US stocks end the week on mixed note - RTHK
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US stocks end the week on mixed note

2020-09-12 HKT 05:15
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  • Tech shares have been under pressure since hitting a record on September 2, with investors questioning skyrocketing stock values. Image: Shutterstock
    Tech shares have been under pressure since hitting a record on September 2, with investors questioning skyrocketing stock values. Image: Shutterstock
Wall Street stocks finished a volatile week on a mixed note Friday, with the tech-rich Nasdaq again sliding amid worries over excess valuations.

The Nasdaq Composite Index lost 0.6 percent to 10,853.55, its fifth decline in six sessions.

The Dow Jones Industrial Average gained 0.5 percent to 27,665.64, while the broad-based S&P 500 edged up 0.1 percent to 3,340.97.

Tech shares have been under pressure since hitting a record on September 2, with investors questioning skyrocketing stock values.

Markets are also assessing the timing of vaccine candidates for Covid-19 and how much a vaccine could erode the advantage tech companies have attained from higher demand for e-commerce and digital services if the economy normalizes quickly.

Art Hogan, chief market strategist at National Securities, said September has historically been volatile month for equities.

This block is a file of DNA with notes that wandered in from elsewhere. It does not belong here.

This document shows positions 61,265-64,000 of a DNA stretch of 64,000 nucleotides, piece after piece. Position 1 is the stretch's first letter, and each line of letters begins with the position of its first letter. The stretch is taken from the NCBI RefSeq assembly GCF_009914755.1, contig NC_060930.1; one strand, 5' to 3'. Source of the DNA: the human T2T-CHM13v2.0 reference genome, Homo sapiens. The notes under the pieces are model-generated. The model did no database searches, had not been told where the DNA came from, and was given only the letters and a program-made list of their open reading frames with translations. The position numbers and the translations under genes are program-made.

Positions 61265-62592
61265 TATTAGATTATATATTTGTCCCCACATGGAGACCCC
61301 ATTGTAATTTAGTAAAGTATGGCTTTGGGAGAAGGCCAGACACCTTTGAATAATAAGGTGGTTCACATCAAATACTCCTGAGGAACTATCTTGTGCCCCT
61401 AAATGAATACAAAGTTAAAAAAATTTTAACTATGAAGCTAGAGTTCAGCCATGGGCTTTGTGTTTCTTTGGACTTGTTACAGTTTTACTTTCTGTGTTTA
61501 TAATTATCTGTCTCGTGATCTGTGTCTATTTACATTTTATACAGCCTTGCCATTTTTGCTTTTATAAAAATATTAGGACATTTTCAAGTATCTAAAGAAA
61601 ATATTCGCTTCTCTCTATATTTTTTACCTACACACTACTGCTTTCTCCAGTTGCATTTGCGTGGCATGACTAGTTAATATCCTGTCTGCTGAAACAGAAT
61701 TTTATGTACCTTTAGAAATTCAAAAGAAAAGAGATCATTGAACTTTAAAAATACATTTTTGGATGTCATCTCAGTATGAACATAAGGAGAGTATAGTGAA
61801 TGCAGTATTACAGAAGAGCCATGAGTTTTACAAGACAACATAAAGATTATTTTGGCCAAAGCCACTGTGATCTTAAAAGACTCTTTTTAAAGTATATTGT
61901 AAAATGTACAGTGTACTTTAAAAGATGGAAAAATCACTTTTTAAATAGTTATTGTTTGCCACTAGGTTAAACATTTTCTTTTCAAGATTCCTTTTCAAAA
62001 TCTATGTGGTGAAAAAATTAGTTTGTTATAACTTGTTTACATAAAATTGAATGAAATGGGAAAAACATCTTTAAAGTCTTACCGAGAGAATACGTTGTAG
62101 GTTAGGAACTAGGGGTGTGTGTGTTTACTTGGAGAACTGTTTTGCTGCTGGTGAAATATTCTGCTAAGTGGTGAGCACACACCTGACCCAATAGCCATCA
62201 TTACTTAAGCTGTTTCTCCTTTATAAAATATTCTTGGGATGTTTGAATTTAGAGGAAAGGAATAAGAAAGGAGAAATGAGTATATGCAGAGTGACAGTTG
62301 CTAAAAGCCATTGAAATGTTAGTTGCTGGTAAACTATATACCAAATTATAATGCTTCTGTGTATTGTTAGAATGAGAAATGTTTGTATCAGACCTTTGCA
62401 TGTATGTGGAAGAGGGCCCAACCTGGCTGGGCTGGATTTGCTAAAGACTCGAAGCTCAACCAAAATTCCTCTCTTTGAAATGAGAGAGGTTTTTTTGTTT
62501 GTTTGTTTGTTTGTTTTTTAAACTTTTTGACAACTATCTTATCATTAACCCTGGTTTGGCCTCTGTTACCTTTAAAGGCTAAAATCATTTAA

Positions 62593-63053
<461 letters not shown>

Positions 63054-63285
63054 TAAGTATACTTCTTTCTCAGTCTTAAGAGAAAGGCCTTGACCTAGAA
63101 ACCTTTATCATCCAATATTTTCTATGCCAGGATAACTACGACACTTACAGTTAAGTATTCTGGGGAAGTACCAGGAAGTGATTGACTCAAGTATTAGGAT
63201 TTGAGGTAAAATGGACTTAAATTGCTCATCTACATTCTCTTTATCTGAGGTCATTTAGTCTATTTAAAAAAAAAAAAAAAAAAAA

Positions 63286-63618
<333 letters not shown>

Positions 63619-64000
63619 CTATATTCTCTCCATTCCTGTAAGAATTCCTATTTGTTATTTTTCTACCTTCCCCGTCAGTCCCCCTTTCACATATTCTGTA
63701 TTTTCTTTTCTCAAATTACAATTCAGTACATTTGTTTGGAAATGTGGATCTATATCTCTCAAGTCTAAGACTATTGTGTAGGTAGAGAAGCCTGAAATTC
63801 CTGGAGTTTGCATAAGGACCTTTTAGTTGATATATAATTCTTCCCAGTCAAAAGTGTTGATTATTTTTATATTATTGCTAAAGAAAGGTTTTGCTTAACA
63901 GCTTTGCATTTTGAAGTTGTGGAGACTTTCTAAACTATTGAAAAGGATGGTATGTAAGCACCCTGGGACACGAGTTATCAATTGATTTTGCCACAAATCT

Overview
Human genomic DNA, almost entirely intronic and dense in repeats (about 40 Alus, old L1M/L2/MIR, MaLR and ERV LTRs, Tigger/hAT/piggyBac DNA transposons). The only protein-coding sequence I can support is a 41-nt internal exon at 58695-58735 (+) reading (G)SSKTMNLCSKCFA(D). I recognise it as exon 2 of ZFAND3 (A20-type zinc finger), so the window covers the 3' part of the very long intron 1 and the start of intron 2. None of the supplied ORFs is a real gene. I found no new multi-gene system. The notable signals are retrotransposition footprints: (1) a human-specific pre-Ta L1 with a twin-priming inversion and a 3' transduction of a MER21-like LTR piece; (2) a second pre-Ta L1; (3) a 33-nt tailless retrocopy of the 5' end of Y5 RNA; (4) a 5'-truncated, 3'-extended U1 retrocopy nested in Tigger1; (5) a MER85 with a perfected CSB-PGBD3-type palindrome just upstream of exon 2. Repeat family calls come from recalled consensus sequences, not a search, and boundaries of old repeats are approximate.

This year, there is also unease about the upcoming presidential election, rising tensions between Washington and Beijing and worries over coronavirus outbreaks, including at colleges, Hogan said.

"Volatility is going to be norm for the balance of this month and probably October also," he said.

Software giant Oracle and home exercise company Peloton both reported good earnings, but still finished lower, with Oracle losing 0.6 percent and Peloton dropping 4.2 percent.

Electric truck company Nikola slumped 14.5 percent, another drubbing following fraud allegations from a short-selling firm that it has vigorously denied.

But General Motors, which took a stake in Nikola, rose 1.0 percent on ebbing worries about its risk. Their agreement requires Nikola to pay the Detroit automaker for components at "cost plus," which limits GM's exposure, JPMorgan Chase said in a note.